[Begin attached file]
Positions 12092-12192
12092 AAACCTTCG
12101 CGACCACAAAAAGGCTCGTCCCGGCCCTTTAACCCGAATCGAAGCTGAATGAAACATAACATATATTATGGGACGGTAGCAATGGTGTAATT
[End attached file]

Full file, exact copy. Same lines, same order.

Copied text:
Positions 12092-12192
12092 AAACCTTCG
12101 CGACCACAAAAAGGCTCGTCCCGGCCCTTTAACCCGAATCGAAGCTGAATGAAACATAACATATATTATGGGACGGTAGCAATGGTGTAATT